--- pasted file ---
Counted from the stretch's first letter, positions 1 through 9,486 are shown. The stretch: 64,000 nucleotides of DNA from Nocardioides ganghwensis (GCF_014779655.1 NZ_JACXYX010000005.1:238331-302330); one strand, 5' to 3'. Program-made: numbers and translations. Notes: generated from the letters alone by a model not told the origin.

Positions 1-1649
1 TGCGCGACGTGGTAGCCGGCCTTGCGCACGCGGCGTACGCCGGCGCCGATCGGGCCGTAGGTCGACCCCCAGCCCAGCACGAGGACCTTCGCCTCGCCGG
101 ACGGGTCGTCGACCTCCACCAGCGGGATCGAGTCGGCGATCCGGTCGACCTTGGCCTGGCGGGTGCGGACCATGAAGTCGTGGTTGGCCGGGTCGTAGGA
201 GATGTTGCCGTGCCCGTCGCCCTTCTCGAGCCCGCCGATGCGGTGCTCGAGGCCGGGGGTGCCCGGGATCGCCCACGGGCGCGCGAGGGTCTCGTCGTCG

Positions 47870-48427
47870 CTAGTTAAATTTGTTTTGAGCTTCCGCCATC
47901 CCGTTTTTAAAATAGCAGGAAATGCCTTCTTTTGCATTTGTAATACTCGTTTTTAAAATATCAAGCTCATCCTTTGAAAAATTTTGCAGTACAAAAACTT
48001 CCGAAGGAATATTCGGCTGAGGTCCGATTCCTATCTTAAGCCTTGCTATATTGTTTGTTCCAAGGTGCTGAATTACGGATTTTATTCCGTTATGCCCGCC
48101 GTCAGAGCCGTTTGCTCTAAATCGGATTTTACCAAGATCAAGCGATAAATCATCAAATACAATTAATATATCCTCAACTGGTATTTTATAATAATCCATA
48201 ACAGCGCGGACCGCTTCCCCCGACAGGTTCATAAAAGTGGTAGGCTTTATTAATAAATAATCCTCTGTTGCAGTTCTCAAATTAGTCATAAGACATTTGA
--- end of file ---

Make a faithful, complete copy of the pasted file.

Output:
Counted from the stretch's first letter, positions 1 through 9,486 are shown. The stretch: 64,000 nucleotides of DNA from Nocardioides ganghwensis (GCF_014779655.1 NZ_JACXYX010000005.1:238331-302330); one strand, 5' to 3'. Program-made: numbers and translations. Notes: generated from the letters alone by a model not told the origin.

Positions 1-1649
1 TGCGCGACGTGGTAGCCGGCCTTGCGCACGCGGCGTACGCCGGCGCCGATCGGGCCGTAGGTCGACCCCCAGCCCAGCACGAGGACCTTCGCCTCGCCGG
101 ACGGGTCGTCGACCTCCACCAGCGGGATCGAGTCGGCGATCCGGTCGACCTTGGCCTGGCGGGTGCGGACCATGAAGTCGTGGTTGGCCGGGTCGTAGGA
201 GATGTTGCCGTGCCCGTCGCCCTTCTCGAGCCCGCCGATGCGGTGCTCGAGGCCGGGGGTGCCCGGGATCGCCCACGGGCGCGCGAGGGTCTCGTCGTCG

Positions 47870-48427
47870 CTAGTTAAATTTGTTTTGAGCTTCCGCCATC
47901 CCGTTTTTAAAATAGCAGGAAATGCCTTCTTTTGCATTTGTAATACTCGTTTTTAAAATATCAAGCTCATCCTTTGAAAAATTTTGCAGTACAAAAACTT
48001 CCGAAGGAATATTCGGCTGAGGTCCGATTCCTATCTTAAGCCTTGCTATATTGTTTGTTCCAAGGTGCTGAATTACGGATTTTATTCCGTTATGCCCGCC
48101 GTCAGAGCCGTTTGCTCTAAATCGGATTTTACCAAGATCAAGCGATAAATCATCAAATACAATTAATATATCCTCAACTGGTATTTTATAATAATCCATA
48201 ACAGCGCGGACCGCTTCCCCCGACAGGTTCATAAAAGTGGTAGGCTTTATTAATAAATAATCCTCTGTTGCAGTTCTCAAATTAGTCATAAGACATTTGA